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March 15, 2000

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How to harvest a tax-free crop

Murali Iyer

Everybody would love to avoid tax. And a lot of them took the route of buying agricultural land farm houses to make some non-taxable income. The definition of agricultural income under the Income Tax (IT) Act is exhaustive and covers rent or revenue from land being used for agricultural purposes, income from agricultural operations and income from farmhouses.

Rent or Revenue
As per the Income Tax Act, "Rent" is described as periodical or pre-determined payment in cash or kind, while "Revenue" implies a sharing agreement depending on agricultural produce.

Cultivation of land to some extent is necessary for the income to be treated as agricultural income. While growing of crops is covered under agriculture's ambit, activities like poultry farming, dairy farming, aquaculture and sericulture on the same land are not treated as agricultural activity. There is no tax on rent or revenue accruing from such land. The land should be assessed to land revenue in India or subject to a local rate. Moreover, a direct link needs to be established between the land and revenue.

Thus, while rent on land being tilled will be treated as income, interest on late payments is taxable. Owners of agricultural land, tenants who have sub-leased the land and mortgagees of such land - all enjoy tax-free agricultural income.

With SEBI cracking down on plantation companies, a lot less is heard nowadays on that front. As these companies were offering tax-free income, many urban residents were attracted to such schemes for it was their only way of earning agricultural income. What needs to be examined here is whether the buyer gets leasehold rights to the land, or to some trees, or whether he gets rent. If the scheme provides for the investor owning the trees or getting leasehold rights on the land, then it is considered to be agricultural income, and hence tax-free. In the absence of either of the two, any other income is considered non-agricultural income, chargeable to tax.

Agricultural operations
All tillers (whether a tenant or sub-tenant of the land) are deemed as agriculturists and enjoy freedom from tax. Processing of agricultural produce to make it fit for sale in the markets is also covered under the ambit of agricultural income. Here, ownership of the land is not a necessity.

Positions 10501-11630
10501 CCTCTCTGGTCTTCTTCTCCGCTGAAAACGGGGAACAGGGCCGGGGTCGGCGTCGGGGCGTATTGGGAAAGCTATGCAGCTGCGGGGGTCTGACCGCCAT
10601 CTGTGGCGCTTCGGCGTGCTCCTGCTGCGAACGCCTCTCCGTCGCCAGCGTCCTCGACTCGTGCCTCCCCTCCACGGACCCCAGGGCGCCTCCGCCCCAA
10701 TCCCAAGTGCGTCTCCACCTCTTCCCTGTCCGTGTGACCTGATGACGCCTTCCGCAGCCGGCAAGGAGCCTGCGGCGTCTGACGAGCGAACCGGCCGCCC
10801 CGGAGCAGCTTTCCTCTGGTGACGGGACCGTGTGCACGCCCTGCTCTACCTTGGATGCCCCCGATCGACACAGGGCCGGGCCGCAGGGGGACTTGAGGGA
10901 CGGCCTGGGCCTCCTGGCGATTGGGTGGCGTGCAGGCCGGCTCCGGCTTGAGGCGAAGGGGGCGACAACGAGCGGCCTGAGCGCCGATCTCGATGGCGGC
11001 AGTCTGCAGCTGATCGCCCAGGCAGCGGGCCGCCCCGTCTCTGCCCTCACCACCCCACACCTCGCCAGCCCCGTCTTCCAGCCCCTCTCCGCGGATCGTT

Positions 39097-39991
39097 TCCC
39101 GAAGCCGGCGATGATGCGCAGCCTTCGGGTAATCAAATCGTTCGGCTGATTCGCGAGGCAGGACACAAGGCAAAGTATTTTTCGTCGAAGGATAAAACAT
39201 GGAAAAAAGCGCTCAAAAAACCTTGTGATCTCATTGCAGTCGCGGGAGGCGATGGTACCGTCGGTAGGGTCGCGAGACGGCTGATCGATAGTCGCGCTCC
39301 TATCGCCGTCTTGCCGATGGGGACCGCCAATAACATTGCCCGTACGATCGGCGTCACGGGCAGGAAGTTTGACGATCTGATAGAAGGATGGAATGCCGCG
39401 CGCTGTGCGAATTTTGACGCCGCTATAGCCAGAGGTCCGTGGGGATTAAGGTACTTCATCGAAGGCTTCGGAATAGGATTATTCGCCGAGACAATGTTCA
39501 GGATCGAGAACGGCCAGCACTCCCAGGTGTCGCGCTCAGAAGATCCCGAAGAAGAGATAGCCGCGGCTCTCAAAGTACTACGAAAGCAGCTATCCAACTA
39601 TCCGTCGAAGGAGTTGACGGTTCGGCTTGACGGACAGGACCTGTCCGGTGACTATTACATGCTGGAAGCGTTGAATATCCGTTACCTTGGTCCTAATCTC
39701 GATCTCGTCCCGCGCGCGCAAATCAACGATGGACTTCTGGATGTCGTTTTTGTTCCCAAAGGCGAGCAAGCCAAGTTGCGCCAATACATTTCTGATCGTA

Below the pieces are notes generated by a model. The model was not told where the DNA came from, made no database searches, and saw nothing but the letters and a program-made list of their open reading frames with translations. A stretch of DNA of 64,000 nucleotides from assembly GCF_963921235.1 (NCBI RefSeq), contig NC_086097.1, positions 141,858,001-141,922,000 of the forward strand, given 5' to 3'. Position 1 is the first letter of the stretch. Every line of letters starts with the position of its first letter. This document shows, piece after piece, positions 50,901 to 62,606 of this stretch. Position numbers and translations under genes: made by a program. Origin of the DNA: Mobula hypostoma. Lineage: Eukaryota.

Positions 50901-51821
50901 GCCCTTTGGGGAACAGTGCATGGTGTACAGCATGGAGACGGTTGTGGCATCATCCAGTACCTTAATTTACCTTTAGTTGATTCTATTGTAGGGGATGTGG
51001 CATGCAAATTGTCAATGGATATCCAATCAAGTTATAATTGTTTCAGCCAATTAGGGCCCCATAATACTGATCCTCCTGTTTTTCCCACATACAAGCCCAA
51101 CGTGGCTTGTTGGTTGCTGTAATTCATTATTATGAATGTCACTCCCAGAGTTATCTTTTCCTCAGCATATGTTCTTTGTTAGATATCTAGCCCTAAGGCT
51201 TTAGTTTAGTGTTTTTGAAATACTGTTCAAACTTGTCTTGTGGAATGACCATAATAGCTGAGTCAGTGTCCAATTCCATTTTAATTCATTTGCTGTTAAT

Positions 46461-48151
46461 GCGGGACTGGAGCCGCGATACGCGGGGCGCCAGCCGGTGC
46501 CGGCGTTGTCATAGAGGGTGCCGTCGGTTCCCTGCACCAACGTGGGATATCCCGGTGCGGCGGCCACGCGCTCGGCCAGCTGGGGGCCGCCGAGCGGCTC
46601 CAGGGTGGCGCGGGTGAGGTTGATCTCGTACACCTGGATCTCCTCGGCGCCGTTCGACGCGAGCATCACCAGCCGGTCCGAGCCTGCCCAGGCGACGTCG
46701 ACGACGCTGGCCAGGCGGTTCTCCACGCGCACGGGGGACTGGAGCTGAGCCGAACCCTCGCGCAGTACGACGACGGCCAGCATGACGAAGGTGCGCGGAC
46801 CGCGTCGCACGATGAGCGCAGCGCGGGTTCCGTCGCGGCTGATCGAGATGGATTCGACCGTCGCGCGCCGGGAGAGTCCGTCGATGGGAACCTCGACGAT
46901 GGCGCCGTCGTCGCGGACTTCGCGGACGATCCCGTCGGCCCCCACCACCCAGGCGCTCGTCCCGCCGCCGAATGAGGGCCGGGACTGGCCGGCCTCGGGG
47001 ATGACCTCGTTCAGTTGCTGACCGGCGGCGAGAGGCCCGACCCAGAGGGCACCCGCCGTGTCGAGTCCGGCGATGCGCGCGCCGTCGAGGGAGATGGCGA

In many cases, raw agricultural produce may not fetch the right market price. To make it marketable, further processing may be necessary. Even though the final objective of the processor is to sell the produce at a higher price, such sales are treated as agricultural income. But if the farmer buys processed product and sells at a profit, such income will be taxed.

Further, if substantial value addition is involved (with the whole character of the primary produce undergoing a sea change), the entire operation is not treated as agricultural income. In such cases, the process will be broken down into primary, secondary and tertiary activities. While the primary and secondary activities will be treated as agricultural income, the rest will be treated as business income (taxable).

Similarly, if you get tempted to get into lumberjacking or cutting down a large growth of trees for tax-free profits, you could be in for a nasty shock. This income will not be treated as agricultural income, as your involvement lies only in cutting, sawing and selling of the trees etc and such profits will be taxed. Activities such as cultivation, soil treatment and others associated with farming have to be indulged in for such an activity to be non-taxable.

The definition of "farmhouse" covers buildings owned and occupied by cultivators of agricultural land as well as assessees who receive rent or revenue from such land. According to the law, the sole purpose of such houses should be as residing places or usage as storehouses. But there are ample instances of these "farmhouses" being used for private parties, conferences, marriages and even being rented out with the revenue being shown as agricultural income! So now, thanks to the first millennium budget, all non-agricultural income from farmhouses are subject to tax.

Sale of agricultural land
Earlier, profit on sale of agricultural land was exempt from tax. But now, agricultural land situated in an urban area or within a distance of 8 km from any notified municipal or cantonment board area is considered a capital asset. Thus, profit from the sale of such land is liable to be taxed as a capital gain. But agricultural land outside the purview of the 8 km limit will be deemed to be in a rural area. Thus, profit from sale or transfer of such land would be considered tax-free.
Although agricultural income is fully exempt from tax, individual assesses are required to club agricultural income along with other sources of income while filing returns based on the specific slab rates. Resultantly, the rate of taxation is higher for them. The methodology followed for calculating assessees' tax liability with agricultural income is:

  • Tax is first calculated on the assessee's net agricultural income plus total non-agricultural income.
  • Tax is then calculated on the basic exemption slab increased by the assessee's net agricultural income.
  • Amount of tax payable by the assessee is the difference between the above two
This methodology is followed only if assessee's non-agricultural income is in excess of the basic exemption slab (Rs 50,000 for assessment year 1999-2000) and agricultural income is higher than Rs 600. Be careful while filing returns and clearly mention agricultural income. Any discrepancy can be met with severe fines and penalties. Also, all receipts of such income and land records should be kept at hand to show the authorities in case of enquiries.

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